May 02, 2006

Claude Lévi-Strauss

Tristes Tropiques (1955)

  • While I complain of being able to glimpse no more than the shadow of the past, I may be insensitive to reality as it is taking shape at this very moment, since I have not reached the stage of development at which I would be capable of perceiving it. A few hundred years hence, in this same place, another traveller, as despairing as myself, will mourn the disappearance of what I might have seen, but failed to see.

  • Not only does a journey transport us over enormous distances, it also causes us to move a few degrees up or down in the social scale. It displaces us physically and also— for better or for worse— takes us out of our class context, so that the colour and flavour of certain places cannot be dissociated from the always unexpected social level on which we find ourselves in experiencing them.

  • The work of the painter, the poet or the musician, like the myths and symbols of the savage, ought to be seen by us, if not as a superior form of knowledge, at least as the most fundamental and the only one really common to us all; scientific thought is merely the sharp point— more penetrating because it has been whetted on the stone of fact, but at the cost of some loss of substance— and its effectiveness is to be explained by its power to pierce sufficiently deeply for the main body of the tool to follow the head.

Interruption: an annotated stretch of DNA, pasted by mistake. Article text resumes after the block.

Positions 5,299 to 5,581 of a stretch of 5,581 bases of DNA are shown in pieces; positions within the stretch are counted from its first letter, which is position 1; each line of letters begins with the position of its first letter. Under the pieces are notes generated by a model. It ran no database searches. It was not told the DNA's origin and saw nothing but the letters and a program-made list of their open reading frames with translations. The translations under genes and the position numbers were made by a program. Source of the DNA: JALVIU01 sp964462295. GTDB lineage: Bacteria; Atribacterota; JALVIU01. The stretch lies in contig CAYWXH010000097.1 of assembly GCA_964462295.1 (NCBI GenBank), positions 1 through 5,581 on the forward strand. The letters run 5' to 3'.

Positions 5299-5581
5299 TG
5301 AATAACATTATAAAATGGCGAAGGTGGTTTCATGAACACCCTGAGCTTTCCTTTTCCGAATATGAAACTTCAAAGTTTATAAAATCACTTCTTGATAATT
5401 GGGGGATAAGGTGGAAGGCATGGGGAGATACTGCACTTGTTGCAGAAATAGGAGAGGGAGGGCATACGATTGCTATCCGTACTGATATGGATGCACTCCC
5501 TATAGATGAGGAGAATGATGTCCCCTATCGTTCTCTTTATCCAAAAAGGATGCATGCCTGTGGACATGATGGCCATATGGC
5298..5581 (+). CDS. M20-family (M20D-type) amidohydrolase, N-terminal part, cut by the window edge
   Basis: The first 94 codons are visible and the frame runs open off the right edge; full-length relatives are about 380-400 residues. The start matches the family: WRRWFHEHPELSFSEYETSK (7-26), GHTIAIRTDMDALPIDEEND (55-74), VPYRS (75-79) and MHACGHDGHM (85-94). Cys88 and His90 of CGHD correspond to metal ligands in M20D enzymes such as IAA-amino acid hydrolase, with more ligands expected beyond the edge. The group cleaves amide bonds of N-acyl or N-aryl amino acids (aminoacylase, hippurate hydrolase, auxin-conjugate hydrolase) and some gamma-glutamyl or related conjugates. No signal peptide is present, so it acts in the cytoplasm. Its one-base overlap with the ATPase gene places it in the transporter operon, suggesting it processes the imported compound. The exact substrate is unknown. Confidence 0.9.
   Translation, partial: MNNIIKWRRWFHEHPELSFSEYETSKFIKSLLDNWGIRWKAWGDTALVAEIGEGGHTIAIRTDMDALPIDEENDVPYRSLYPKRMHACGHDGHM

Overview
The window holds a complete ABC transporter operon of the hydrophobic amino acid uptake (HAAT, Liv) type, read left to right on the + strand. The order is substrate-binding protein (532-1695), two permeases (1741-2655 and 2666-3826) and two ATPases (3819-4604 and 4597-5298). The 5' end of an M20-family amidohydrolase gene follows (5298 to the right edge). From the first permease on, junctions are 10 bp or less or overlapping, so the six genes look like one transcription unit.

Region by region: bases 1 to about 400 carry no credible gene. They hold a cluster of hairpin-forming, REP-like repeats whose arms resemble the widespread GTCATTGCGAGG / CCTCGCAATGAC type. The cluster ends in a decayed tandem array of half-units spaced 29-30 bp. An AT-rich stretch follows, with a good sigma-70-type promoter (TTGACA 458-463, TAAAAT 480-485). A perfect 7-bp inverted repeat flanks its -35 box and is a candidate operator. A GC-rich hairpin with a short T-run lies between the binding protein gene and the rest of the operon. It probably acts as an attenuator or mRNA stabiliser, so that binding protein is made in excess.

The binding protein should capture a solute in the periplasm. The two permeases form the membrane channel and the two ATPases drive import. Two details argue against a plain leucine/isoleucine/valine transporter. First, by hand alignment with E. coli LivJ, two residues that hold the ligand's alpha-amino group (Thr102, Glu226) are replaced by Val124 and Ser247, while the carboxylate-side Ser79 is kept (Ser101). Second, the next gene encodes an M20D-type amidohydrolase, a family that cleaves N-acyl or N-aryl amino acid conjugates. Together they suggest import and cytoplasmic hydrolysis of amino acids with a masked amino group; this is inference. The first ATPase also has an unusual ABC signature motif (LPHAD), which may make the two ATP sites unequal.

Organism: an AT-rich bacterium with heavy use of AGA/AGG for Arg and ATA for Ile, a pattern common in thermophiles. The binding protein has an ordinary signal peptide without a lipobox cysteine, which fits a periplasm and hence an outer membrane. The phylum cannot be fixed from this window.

• If we judge the achievements of other social groups in relation to the kind of objectives we set ourselves, we have at times to acknowledge their superiority; but in doing so we acquire the right to judge them, and hence to condemn all their other objectives which do not coincide with those we approve of. We implicitly acknowledge that our society with its customs and norms enjoys a privileged position, since an observer belonging to another social group would pass different verdicts on the same examples. This being so, how can the study of anthropology claim to be scientific? To reestablish an objective approach, we must abstain from making judgments of this kind. We must accept the fact that each society has made a certain choice, within the range of existing human possibilities, and that the various choices cannot be compared with each other: they are all equally valid. But in this case a new problem arises; while in the first instance we were in danger of falling into obscurantism, in the form of a blind refusal of everything foreign to us, we now run the risk of accepting a kind of eclecticism which would prevent us denouncing any feature of a given culture— not even cruelty, injustice and poverty, against which the very society suffering these ills may be protesting. And since these abuses also exist in our society, what right have we to combat them at home, if we accept them as inevitable when they occur elsewhere?

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